See what's happening on Facebook Twitter YouTube Flickr


The South African Football Player’s Union (SAFPU) is saddened by the news of an accident that claimed the lives of four Polokwane City players and left seven critically injured. The union urges clubs to guarantee the players’ safety when travelling to and from matches.


On Sunday, strikers Khomotso Mpakatesane, Moeketsi Nthete, Mojalefa Mphuthi and winger Koketso Takalo all died when the bus they were travelling in was hit by a car, allegedly driven by a drunk driver neglecting a red traffic light.


The players from Polokwane City - a second-tier side – were reportedly travelling to a post-match meeting after a 1-1 draw with Atlie FC (from Benoni). There were 22 passengers on the bus, 19 of them players.


FIFPro, the voice of all professional football players worldwide, wants to express its sympathy with the players, their families, friends and relatives.


‘As soon as we could, we took to Polokwane to convey our deepest condolences to the team and the players’, the South African players’ union SAFPU reacted in a statement. ‘We release this statement with clarity that our task as SAFPU is far much bigger than issues of salaries for our members. These players are sons, brothers and bread winners whose careers have been cut short. May their gallant soul rest in peace.’


‘We will push that the circumstances regarding this accident be fully investigated. Whoever is responsible through negligence should face the wrath of the law. We will further engage with the leagues and the team to ensure that benefits due to these players as employees are provided to their families without any hassles.’ 


The accident happens only three weeks after former professional football player and South Africa national team assistant-coach Thomas Madigage lost his life in a traffic accident. ‘This happens in this Decade of Road Safety of the United Nations which South Africa is a signatory of. Having said that, we would like to applaud the ongoing efforts by the Ministry and Department of Transport at National and Provincial level to promote behavior change by the drivers and road users. With a positive and responsible attitude towards usage of the roads, we will all be safer.’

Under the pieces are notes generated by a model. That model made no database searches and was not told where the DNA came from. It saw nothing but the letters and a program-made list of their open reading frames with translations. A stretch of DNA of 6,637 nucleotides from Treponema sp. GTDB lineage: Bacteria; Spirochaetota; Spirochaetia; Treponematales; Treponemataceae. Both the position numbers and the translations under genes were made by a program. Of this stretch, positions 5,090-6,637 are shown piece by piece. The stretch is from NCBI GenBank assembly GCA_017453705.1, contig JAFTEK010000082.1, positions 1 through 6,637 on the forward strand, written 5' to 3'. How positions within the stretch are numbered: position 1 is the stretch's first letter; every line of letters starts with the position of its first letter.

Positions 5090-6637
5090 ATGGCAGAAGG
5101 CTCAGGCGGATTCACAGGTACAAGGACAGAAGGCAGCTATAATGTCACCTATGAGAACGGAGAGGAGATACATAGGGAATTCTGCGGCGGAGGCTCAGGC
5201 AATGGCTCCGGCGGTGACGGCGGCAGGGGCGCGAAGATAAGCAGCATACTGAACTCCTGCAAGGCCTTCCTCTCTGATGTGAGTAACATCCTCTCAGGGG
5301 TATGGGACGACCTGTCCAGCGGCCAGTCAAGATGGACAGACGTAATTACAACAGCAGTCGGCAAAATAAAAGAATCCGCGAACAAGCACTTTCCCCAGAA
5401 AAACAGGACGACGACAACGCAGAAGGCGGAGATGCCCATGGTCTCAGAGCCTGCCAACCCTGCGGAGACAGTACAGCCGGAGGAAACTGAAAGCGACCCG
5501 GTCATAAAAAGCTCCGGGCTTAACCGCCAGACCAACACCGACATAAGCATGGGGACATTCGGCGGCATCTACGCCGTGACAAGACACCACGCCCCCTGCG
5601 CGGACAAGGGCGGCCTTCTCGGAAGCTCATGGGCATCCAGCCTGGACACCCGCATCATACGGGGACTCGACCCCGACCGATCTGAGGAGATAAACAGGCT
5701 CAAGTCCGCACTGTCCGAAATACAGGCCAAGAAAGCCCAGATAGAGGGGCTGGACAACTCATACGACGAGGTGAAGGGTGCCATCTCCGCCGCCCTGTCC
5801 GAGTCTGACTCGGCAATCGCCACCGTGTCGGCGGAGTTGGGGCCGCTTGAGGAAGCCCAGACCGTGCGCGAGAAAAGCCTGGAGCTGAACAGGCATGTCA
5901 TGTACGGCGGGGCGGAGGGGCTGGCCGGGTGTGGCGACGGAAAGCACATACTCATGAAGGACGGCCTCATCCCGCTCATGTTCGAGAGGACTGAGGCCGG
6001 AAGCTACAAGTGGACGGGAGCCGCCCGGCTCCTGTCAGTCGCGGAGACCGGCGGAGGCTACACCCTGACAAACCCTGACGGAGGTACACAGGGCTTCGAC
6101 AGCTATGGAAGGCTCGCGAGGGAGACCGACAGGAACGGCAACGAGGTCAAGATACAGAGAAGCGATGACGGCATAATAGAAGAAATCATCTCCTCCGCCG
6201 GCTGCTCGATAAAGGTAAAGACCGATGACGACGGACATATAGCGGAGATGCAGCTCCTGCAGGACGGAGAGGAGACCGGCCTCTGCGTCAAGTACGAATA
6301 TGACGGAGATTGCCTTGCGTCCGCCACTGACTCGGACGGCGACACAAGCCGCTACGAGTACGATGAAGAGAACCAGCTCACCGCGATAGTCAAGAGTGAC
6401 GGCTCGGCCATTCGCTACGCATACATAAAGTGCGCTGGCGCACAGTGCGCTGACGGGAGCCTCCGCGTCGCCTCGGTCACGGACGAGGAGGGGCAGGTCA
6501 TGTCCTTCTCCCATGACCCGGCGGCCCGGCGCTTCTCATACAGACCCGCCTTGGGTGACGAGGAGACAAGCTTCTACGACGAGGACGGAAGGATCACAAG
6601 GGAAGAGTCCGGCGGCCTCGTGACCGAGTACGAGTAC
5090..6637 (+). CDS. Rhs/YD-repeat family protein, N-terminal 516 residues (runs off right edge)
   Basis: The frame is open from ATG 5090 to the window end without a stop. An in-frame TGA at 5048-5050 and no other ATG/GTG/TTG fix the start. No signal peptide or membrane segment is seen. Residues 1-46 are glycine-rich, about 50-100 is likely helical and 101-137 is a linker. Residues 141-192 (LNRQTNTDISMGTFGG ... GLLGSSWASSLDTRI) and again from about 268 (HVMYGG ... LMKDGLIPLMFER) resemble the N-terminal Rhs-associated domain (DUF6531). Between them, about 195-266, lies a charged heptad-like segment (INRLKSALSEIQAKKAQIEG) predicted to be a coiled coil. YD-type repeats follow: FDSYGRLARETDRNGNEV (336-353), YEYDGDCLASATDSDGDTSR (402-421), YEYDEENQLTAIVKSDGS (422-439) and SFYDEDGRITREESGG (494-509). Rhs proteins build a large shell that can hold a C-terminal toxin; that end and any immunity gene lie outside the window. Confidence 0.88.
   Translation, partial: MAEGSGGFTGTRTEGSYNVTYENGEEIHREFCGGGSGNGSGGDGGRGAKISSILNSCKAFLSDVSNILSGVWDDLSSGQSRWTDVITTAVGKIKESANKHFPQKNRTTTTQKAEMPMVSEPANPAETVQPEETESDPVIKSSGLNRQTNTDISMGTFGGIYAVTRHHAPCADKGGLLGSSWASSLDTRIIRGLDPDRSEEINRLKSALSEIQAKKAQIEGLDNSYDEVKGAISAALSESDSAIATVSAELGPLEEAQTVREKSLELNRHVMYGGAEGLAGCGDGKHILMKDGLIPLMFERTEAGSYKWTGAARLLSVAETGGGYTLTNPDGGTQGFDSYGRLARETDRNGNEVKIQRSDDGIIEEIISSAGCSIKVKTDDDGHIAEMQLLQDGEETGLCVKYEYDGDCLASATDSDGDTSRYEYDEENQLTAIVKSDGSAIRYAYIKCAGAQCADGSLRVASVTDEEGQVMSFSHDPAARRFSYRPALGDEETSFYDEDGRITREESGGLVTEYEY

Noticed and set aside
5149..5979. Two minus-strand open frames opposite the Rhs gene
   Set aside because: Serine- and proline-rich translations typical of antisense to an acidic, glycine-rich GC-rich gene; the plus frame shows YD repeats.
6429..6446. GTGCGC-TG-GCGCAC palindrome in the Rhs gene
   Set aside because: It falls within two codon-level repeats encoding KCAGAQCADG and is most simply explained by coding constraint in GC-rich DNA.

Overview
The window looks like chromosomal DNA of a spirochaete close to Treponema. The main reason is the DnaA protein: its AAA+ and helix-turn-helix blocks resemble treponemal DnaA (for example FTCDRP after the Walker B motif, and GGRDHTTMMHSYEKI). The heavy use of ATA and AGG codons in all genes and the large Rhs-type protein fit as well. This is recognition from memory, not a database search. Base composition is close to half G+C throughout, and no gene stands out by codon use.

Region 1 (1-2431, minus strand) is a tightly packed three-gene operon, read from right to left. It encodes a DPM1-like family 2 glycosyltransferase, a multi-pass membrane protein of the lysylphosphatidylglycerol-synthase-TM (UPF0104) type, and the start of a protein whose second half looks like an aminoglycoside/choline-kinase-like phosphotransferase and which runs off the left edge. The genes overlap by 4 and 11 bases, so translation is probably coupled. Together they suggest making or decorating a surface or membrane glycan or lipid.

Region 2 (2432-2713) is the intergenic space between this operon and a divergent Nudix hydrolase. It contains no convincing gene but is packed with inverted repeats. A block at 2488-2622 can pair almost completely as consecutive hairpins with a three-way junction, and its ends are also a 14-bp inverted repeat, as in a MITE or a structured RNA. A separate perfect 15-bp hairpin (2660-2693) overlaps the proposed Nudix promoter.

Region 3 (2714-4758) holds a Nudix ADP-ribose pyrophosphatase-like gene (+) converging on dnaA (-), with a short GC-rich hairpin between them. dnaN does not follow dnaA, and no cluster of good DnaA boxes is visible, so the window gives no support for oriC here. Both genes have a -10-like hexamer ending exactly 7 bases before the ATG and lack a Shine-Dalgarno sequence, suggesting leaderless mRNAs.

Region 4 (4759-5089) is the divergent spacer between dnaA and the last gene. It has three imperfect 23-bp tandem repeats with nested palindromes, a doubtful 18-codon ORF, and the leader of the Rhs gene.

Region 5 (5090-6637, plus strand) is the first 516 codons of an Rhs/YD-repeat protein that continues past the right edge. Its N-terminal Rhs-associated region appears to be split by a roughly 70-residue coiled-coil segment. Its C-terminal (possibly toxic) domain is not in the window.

‘The death of these players brings to a sharp attention the need for proper working conditions to be put in place for all football players. Travelling is an inevitable part of the working conditions the players are faced with as they travel from place to place. (…) Team owners cannot risk the lives and health of the players by introducing cost-cutting measures when it comes to transportation between matches. That will endanger the players’ lives.’ 


SAFPU refers to the travelling conditions that many players face in South Africa. For example: on October 31st, FC Cape Town played an away match at Roses United from Botshabelo, 1,000 kilometers away from Cape Town. They drove by bus. ‘It cannot be correct that players will travel from Cape Town to Botshabelo, play a soccer match and return by ground travel back to Cape Town. They were back on the road immediately after the game. Whilst we understand that finances are tough, teams cannot risk the lives of players in pursuit of profit.’


‘Accidents do happen, but measures should be put in place to avoid them. Long distance travel not only affects the performance of the players but of the drivers as well, it is even worse when the mode of transport being used is sub-standard. We will call upon both leagues (the Premier Soccer League and National First Division) to regulate the mode of transportation and accommodation used to ferry teams between matches and ensure that the safety of players comes first.’